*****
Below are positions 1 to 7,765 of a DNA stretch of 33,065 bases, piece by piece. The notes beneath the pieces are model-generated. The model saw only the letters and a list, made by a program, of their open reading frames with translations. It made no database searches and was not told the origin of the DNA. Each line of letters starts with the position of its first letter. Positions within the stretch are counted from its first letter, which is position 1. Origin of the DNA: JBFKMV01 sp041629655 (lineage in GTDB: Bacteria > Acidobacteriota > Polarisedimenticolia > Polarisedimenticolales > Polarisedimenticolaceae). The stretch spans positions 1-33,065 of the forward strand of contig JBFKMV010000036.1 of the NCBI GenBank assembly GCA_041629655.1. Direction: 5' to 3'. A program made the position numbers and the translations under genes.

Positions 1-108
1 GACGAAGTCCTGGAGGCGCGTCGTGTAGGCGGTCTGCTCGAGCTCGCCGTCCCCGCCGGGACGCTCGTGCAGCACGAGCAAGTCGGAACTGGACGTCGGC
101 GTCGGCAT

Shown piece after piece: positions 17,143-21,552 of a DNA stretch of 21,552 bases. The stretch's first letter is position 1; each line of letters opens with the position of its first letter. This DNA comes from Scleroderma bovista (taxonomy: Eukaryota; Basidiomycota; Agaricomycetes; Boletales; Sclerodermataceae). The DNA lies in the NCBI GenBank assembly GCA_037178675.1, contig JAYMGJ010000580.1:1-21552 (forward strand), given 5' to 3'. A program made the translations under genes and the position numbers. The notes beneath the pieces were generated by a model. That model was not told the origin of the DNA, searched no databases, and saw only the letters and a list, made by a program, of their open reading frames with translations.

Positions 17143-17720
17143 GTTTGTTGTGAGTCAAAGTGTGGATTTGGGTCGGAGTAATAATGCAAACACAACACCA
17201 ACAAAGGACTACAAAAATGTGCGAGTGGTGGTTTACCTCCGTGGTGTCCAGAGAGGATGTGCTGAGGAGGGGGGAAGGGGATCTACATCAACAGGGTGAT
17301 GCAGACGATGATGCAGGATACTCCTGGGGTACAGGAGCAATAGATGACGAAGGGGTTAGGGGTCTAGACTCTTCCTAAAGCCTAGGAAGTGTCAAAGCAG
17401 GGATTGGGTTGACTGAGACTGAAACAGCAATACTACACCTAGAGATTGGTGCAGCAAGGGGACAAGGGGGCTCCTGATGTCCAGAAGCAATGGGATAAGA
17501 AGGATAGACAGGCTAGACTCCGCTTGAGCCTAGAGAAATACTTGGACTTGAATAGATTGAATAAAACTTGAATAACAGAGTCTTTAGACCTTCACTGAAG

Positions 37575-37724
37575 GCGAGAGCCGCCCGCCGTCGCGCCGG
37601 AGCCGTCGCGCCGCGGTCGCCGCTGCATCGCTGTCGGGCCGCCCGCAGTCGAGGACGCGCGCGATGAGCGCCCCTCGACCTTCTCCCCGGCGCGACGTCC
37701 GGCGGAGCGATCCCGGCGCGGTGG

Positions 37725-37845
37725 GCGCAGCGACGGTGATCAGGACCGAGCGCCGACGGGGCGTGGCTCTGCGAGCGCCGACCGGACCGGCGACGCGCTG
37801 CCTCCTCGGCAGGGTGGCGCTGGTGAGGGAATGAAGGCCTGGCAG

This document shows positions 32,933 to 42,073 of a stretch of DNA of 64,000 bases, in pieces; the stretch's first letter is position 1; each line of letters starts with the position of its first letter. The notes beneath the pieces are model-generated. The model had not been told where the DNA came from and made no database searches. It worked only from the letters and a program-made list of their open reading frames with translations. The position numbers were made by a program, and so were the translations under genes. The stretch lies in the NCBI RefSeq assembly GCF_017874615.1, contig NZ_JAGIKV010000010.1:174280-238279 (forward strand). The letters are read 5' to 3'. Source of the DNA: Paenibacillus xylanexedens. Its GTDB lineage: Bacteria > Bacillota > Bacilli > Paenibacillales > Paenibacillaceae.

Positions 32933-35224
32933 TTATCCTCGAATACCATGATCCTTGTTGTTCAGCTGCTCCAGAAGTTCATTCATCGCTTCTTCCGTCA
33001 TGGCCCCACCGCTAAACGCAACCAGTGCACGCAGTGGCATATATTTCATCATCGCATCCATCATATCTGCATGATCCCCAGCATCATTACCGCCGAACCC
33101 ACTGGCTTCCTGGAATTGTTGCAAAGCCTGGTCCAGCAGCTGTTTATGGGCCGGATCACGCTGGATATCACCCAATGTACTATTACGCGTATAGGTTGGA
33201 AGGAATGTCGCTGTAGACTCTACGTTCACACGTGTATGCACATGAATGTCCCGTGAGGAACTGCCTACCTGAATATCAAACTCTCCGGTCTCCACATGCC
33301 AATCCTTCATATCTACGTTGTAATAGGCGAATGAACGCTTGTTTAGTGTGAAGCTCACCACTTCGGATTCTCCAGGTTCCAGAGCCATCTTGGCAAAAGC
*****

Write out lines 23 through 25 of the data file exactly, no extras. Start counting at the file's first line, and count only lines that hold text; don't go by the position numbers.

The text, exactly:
33101 ACTGGCTTCCTGGAATTGTTGCAAAGCCTGGTCCAGCAGCTGTTTATGGGCCGGATCACGCTGGATATCACCCAATGTACTATTACGCGTATAGGTTGGA
33201 AGGAATGTCGCTGTAGACTCTACGTTCACACGTGTATGCACATGAATGTCCCGTGAGGAACTGCCTACCTGAATATCAAACTCTCCGGTCTCCACATGCC
33301 AATCCTTCATATCTACGTTGTAATAGGCGAATGAACGCTTGTTTAGTGTGAAGCTCACCACTTCGGATTCTCCAGGTTCCAGAGCCATCTTGGCAAAAGC